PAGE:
Reader And Their Rides
By Robert Hodge
Editor’s note: Robert Hodge truly has a love for the beautiful designs of days gone by, and he best displays that love by using some of the most modern technology on the market, including batteries from Chevy Bolts and Nissan Leafs, to make some truly unique bikes.
I have been restoring vintage tractors, trailers and cars for 20 years and now transitioned to building electric bicycles for a hobby. I build a half-dozen bikes a year during the winter months and ride them during the summer months. No build is the same, otherwise, the hobby would get too boring. On occasion, I sell a few bikes due to lack of storage space. I do miss each one sold because of the soul put into each build.
I reside in eastern Washington state and have minimal tools for fabrication. Recycling a part for any build can be inspired by the boneyard of metal here on the farm and around our community.
The reimagined 1909 Pierce Arrow motorbike is an electric bicycle starting with building a frame out of 3-inch automotive exhaust pipe. The original Pierce Arrow had a 3 1/2-inch tubular frame that was the fuel tank. I incorporated two 24-volt Chevy Volt batteries into the frame, attempting to simulate the original, four-cylinder, gas-engine Pierce Arrow overall look. The batteries are wired in serial for a 48-volt power pack. I use vintage Honda suspension, brake and wheels due to aftermarket availability often on my builds. The engine is from QS Motor with 2000 watts.
The Kelly controller is programmable to 4500 watts. I programmed the controller to 2200 watts, which gives the bike a range from 30–35 miles with a 15-mile reserve. I prefer not to drain the batteries or charge them beyond 80 percent. The bike can go 30 mph, but I typically pedal up to 16 mph for a relaxed outing.
“He draws from turn-of-the-20th-century vehicles with a rich past.”
Over the past 10 years I have experienced charger, controller, battery and BMS failures. I prefer to use Chevy Volt or Nissan Leaf automotive batteries in my bike builds, because those batteries are designed to last 100,000 miles. I have eliminated the BMS and use a smart charger to dictate the level of charge. For discharge I use the cell monitor with audible alarm for any issues. The Kelly controller is programmed to shut down the engine when the discharge is low. We all experience range anxiety with electric bicycles. I install the voltage gauge on the bike, so I cannot look at it while riding. I instead use a trip odometer, knowing my mileage limitation.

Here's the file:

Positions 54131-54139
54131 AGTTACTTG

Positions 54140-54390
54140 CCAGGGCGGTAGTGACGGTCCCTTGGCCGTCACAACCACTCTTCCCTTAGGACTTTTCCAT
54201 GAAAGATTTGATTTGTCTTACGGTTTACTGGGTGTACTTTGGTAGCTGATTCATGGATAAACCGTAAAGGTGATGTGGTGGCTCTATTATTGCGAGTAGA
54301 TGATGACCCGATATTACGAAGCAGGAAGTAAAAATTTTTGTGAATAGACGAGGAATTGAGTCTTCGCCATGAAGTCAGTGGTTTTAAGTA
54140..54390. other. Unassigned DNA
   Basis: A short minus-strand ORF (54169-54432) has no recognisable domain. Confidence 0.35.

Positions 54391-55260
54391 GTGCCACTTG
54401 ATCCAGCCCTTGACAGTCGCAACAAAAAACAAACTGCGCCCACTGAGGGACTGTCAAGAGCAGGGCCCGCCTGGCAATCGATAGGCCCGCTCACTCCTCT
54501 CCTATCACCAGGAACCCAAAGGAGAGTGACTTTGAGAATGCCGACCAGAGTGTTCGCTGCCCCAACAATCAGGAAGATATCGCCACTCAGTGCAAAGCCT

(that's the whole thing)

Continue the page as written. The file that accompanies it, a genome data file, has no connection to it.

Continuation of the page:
1911 HENDERSON PROTOTYPE
The 1911 Henderson prototype motorcycle was another build from last winter. The electric engine, batteries, controller and suspension are the same as the Pierce Arrow. The electric Henderson frame started with pieces and parts of two bicycles and one motorcycle for the angles needed to duplicate the Henderson motorcycle look. My shop is not outfitted with tube-bending equipment beyond a gas torch. I stitched together a frame with no rear suspension for this build.
I incorporated the Henderson foot brake to experience what it would have felt like while braking. No hand brakes, folks! It takes a while to become comfortable when stopping. The controller is housed inside what would have been the fuel tank. The fuel tank was built from two 1940s Chevy fog lights and one 5-inch-diameter stove pipe. The stove pipe is hinged on both sides for access to electronics. This bike is a tandem with removable footpegs on the forks. The passenger rides up front and experiences 1911 all over again. I have yet to have an adult up front, but have given kids rides.
Riding season is over in my climate, and now it’s back to my next build. I have harvested four quarter panels/fenders from a ’53 Chevy passenger car, and mostly done with my ’53 Bel-Air electric bicycle. This is my favorite build
THERE ARE SO MANY WAYS TO GET
ELECTRIC BIKE ACTION
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